It’s also where you can find the New Town Hall and the beautiful Englischer Garten (English Garden) to enjoy a good stroll or a picnic.
The most significant pull to Munich is the laid-back cafe culture and world-famous beer halls that encapsulate the best of Bavaria, all while being easy to navigate and built with short breaks throughout, so you can experience the city at your own pace.
See Related: Most Famous Historical Landmarks in Munich, Germany
Once the beating heart of the Holy Roman Empire (which was barely holy, Roman, or indeed an empire) this old imperial city, is the second-largest city in Bavaria, after Munich.
Perfect for those looking to indulge in winter wonderlands unlike any other, travelers should consider braving the cold conditions to experience Nuremberg during the Christmas season.
Nuremberg hosts an annual grand Weihnachtsmarkt (or Christmas market), which is both Germany’s largest Christmas market and the country’s most-visited attraction.
The fantastic Christmas market alone makes it worth visiting in winter, but if you’re after more, many of Nuremberg’s top attractions are well protected from the elements, so if the chill is not quite your speed – don’t worry.
You can stay warm while perusing the galleries, museums, and churches, as well as the medieval Nuremberg Castle. Between the open-air markets, world-class museums celebrating local culture, and culinary specialties of sausage and gingerbread, there’s no shortage of things to do in this historic city.
5. Zugspitze Mountain Range
For ski enthusiasts and nature lovers alike, the Zugspitze is a fantastic destination, whether you want to ski its famous slopes or just take in the gorgeous sights.
This is the highest mountain range in Germany, where, on a clear day, you can see Germany, Austria, Italy, and Switzerland. In the winter, of course, it’s home to fantastic ski slopes, but if you choose to visit in the summer, there are plenty of hiking and climbing opportunities.
Of all the terrific ski resorts located nearby (in Germany and each neighboring country) Zugspitze Ski Resort gives visitors incredible access to some of the finest ski slopes in the world.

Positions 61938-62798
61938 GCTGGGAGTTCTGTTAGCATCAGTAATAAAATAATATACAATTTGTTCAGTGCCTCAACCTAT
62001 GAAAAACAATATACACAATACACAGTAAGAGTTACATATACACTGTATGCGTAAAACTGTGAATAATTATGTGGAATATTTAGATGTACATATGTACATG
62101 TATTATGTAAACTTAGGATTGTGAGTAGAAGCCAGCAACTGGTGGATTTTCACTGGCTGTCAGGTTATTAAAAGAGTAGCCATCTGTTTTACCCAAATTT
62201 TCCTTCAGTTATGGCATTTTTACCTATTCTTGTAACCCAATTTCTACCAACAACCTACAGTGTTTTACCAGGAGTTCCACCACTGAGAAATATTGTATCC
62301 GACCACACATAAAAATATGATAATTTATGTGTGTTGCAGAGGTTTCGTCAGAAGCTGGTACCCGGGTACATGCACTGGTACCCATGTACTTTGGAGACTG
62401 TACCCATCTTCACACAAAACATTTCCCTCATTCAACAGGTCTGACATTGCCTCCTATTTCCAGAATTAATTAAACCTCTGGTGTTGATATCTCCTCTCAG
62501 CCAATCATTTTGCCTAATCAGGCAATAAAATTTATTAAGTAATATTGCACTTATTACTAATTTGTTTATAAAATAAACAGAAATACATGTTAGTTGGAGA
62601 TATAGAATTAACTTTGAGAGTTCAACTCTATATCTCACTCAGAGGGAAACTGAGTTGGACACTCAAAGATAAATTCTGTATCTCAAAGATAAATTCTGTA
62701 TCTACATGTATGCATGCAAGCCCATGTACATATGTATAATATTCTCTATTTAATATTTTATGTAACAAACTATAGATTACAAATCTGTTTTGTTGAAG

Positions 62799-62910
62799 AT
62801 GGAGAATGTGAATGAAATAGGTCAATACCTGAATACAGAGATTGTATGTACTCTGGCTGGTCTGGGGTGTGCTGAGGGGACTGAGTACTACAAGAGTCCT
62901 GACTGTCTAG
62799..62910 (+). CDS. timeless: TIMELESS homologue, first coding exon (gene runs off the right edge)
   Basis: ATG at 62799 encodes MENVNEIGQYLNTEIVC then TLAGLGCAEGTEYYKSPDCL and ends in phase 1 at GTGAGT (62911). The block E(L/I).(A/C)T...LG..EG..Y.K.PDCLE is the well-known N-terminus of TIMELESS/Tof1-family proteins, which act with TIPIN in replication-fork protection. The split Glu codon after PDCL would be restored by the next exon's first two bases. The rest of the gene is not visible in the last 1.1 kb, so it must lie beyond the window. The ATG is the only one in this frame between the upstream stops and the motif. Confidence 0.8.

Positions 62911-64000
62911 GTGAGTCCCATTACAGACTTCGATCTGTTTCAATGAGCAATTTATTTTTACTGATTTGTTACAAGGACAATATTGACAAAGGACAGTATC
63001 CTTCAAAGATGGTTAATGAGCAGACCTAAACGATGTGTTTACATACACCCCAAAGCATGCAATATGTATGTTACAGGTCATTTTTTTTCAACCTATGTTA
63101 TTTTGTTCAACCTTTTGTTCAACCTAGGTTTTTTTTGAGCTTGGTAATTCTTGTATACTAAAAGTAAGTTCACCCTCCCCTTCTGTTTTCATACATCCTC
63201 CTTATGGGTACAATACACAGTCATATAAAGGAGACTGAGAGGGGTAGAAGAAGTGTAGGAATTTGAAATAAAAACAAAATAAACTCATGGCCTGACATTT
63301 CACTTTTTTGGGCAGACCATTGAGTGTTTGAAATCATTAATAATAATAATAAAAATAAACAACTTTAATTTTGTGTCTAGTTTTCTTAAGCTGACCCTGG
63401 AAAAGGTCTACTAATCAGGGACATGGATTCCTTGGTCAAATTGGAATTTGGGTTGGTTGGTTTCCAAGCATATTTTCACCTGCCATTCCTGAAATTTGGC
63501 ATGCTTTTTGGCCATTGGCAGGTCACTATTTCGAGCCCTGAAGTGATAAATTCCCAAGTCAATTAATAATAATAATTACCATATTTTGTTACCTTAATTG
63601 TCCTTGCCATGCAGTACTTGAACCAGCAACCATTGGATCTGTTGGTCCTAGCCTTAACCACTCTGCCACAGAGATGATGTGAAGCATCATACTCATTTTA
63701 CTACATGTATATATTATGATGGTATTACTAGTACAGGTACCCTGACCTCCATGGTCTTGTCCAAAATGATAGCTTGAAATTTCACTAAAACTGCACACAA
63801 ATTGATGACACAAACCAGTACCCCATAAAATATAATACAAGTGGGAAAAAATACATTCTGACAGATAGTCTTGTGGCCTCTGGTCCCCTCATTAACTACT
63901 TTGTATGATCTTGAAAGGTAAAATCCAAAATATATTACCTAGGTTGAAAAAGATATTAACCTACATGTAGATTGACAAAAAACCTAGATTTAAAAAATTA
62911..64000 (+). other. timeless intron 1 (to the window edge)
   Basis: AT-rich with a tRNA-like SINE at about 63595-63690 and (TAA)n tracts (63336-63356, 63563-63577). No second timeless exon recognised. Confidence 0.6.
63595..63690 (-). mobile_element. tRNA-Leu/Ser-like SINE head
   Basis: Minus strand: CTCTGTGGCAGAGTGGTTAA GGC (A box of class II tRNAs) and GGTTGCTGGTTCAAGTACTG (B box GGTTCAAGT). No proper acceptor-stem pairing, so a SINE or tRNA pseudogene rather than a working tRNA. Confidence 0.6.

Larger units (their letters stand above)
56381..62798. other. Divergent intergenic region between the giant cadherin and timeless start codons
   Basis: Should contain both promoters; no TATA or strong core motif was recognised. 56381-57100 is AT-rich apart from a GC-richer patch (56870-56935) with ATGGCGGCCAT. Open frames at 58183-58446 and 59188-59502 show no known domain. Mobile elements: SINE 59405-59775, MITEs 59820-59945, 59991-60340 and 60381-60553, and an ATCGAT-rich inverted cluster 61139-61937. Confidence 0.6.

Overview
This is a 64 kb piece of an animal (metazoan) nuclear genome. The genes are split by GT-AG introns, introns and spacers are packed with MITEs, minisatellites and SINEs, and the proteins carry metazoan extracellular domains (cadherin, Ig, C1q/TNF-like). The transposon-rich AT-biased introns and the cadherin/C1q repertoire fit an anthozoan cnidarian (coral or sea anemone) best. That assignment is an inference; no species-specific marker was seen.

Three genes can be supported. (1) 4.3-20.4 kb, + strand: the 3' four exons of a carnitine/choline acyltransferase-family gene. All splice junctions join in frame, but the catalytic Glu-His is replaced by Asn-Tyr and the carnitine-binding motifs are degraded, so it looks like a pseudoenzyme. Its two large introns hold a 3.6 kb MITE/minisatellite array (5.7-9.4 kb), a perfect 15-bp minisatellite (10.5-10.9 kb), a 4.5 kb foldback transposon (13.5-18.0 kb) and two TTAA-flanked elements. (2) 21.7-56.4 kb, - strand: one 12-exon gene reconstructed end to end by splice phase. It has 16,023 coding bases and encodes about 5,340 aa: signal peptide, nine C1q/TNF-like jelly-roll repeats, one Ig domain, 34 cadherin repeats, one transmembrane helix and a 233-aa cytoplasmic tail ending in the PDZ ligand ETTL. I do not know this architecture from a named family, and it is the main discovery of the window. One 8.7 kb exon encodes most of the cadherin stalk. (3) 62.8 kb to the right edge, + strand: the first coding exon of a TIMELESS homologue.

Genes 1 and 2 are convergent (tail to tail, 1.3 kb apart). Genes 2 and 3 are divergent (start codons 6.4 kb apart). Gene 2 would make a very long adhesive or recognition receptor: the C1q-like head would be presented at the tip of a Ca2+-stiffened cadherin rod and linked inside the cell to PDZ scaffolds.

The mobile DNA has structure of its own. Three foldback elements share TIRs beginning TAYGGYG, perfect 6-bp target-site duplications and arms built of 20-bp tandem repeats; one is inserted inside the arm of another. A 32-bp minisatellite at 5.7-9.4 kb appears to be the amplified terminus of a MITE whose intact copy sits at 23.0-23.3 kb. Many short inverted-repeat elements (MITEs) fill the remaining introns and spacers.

6. Rothenburg ob der Tauber
As one of the best-preserved medieval towns in Europe, Rothenburg ob der Tauber is an old Bavarian Imperial City and is considered one of the most picturesque towns in all of Germany. It’s a magical place to stop in, retaining its old-world charm despite being rife with tourists.
The sheer beauty of this quaint town can sweep visitors off their feet and has also become one of the most popular stops on the country’s Romantic Road tourist route.
It’s one of only three historical towns in Germany that still has entirely-intact city walls, with the other two being Nördlingen and Dinkelsbühl.
For those looking for a more private, secluded visit, you can book a room for the night and see the small town lit up and tranquil once the crowds and day-trippers disperse.
Perfect for architecture enthusiasts, this city is close to the Czech border and features a remarkable amount of stunning architectural feats unlike anywhere in the world.
You’ll have your pick of unique structures to see; most won’t want to miss the Dresden Zwinger, a Baroque palace, or Schlösserland Sachen, a stunning Renaissance palace featuring the world’s largest Porcelain mural.
If you prefer more modern structures, head to the Kunsthofpassage to see the quirky buildings that Dresen is famous for, one of which features singing drainpipes you certainly won’t want to miss on a wet day!